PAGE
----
“We need leaders who are going to stop being divisive and start believing in the American Dream once again,” Debicella said.

Moccia thanked Debicella for inviting him and took a shot at President Barack Obama’s cancelled Thursday trip to Bridgeport.

“Glad I could make this appearance with you, as a supporter,” Moccia said. “Unfortunately Congressman Himes lost his guy coming in the other day for his rally. I am glad the president finally decided he was commander in chief instead of campaigner in chief and he went back to Washington to do his job.”

“But what Dan talked about is so true,” Moccia said, going on to refer to a Pew poll released Oct. 9 that showed that many people in rich countries are not confident that their children will have a better life than they do.  He said he had never before seen the ideas promoted by Debicella. While Gov. Dannel Malloy likes to talk about brilliant minds in Connecticut, the next generation doesn’t have a job, Moccia said.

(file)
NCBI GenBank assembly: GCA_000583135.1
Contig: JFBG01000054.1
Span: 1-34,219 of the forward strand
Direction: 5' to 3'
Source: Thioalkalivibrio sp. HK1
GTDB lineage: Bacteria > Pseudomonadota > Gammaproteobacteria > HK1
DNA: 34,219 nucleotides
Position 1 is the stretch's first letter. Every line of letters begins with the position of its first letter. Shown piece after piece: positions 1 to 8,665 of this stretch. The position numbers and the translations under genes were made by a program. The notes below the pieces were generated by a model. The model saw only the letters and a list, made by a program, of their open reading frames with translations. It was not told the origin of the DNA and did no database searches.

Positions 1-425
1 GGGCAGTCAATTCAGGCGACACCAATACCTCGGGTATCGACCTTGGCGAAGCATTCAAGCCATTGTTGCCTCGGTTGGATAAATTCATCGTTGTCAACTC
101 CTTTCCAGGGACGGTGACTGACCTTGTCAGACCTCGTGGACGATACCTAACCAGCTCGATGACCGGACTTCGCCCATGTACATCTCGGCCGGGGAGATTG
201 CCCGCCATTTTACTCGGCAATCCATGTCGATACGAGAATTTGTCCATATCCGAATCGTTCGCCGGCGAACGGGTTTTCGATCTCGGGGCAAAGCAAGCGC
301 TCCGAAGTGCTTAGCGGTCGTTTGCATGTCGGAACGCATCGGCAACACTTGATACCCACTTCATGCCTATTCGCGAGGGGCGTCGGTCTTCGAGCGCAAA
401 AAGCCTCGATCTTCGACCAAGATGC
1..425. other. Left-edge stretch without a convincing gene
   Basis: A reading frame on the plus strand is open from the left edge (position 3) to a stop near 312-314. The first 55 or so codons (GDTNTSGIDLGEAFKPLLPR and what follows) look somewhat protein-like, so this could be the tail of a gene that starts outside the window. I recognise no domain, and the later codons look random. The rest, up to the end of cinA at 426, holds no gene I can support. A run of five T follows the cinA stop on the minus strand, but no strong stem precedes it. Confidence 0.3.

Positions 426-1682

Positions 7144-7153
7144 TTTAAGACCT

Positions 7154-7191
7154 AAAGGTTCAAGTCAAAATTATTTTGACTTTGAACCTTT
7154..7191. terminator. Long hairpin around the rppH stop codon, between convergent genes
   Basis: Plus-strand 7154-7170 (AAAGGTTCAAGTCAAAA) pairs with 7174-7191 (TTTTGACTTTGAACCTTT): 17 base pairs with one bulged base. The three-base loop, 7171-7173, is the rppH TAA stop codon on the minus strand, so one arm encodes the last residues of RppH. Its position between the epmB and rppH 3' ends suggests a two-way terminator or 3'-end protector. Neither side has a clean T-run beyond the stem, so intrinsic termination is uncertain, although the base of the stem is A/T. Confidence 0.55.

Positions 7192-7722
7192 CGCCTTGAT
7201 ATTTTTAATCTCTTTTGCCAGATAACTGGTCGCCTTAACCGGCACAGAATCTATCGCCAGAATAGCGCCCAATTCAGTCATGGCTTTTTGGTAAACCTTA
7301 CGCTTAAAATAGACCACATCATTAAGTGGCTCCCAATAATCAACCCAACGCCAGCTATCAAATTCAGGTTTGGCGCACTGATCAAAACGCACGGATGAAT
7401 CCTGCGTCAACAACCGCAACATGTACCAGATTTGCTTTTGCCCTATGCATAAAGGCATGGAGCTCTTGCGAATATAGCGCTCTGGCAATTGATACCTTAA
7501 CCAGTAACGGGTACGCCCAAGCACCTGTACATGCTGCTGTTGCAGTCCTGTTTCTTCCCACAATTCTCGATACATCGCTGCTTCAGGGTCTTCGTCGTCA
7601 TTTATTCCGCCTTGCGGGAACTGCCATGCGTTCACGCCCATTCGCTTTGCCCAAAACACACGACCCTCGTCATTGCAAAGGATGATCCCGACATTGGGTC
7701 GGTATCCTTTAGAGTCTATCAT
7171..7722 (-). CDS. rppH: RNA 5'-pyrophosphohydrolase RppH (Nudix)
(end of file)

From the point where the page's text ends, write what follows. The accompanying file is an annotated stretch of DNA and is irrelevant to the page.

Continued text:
Connecticut Senate Minority Leader John McKinney speaks in support of
Connecticut Senate Minority Leader John McKinney speaks in support of Republican congressional candidate Dan Debicella, right, Friday in Norwalk.

McKinney said the Maritime Aquarium is a success story that educates tens of thousands of children and brings economic development to SoNo, “but these successes have been too few.”

“The Enterprise Zone levels the playing field. It says to businesses who are here, we want you stay here but to expand here. It says to others we want to drive you to urban areas,” McKinney said.

The original idea of an Enterprise Zone “was never fully implemented, but people took the name and applied it to tax breaks,” McKinney said.

Debicella said there would be no sunset on the breaks given to businesses in his version of an Enterprise Zone.